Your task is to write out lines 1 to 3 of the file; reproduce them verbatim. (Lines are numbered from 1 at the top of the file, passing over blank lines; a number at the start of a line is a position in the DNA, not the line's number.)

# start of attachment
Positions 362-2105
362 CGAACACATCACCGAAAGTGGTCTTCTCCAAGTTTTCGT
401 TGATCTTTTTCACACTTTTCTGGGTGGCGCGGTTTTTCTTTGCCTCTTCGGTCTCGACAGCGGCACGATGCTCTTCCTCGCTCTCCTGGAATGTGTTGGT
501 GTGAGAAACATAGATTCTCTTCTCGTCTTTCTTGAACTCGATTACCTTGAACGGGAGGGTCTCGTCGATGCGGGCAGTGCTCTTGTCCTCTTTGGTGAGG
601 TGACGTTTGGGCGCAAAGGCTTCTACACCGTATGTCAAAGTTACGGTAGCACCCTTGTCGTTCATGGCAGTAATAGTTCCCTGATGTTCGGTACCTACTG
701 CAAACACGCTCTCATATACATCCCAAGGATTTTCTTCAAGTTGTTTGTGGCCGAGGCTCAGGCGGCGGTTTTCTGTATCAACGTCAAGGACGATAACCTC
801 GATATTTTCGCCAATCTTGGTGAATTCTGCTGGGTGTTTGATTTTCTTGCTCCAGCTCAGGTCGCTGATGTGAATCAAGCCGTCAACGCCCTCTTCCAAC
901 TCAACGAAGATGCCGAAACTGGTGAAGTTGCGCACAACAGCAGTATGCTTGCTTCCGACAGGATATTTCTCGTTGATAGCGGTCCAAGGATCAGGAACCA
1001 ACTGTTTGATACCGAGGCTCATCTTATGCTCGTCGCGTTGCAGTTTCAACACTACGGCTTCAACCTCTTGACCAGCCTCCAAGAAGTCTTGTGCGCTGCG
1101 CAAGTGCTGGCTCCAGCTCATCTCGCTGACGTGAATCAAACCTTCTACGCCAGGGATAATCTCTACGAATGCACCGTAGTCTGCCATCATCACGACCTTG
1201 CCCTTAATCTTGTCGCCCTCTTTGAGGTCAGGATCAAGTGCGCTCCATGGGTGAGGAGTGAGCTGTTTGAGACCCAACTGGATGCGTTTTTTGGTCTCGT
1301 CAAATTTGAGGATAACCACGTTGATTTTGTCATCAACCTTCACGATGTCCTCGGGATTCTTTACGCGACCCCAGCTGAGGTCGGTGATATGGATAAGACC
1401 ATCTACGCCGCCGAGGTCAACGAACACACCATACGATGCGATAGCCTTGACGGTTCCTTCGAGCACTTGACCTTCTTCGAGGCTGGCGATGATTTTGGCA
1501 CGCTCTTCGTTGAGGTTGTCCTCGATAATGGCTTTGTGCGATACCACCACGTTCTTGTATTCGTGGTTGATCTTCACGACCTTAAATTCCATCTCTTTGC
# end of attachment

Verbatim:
Positions 362-2105
362 CGAACACATCACCGAAAGTGGTCTTCTCCAAGTTTTCGT
401 TGATCTTTTTCACACTTTTCTGGGTGGCGCGGTTTTTCTTTGCCTCTTCGGTCTCGACAGCGGCACGATGCTCTTCCTCGCTCTCCTGGAATGTGTTGGT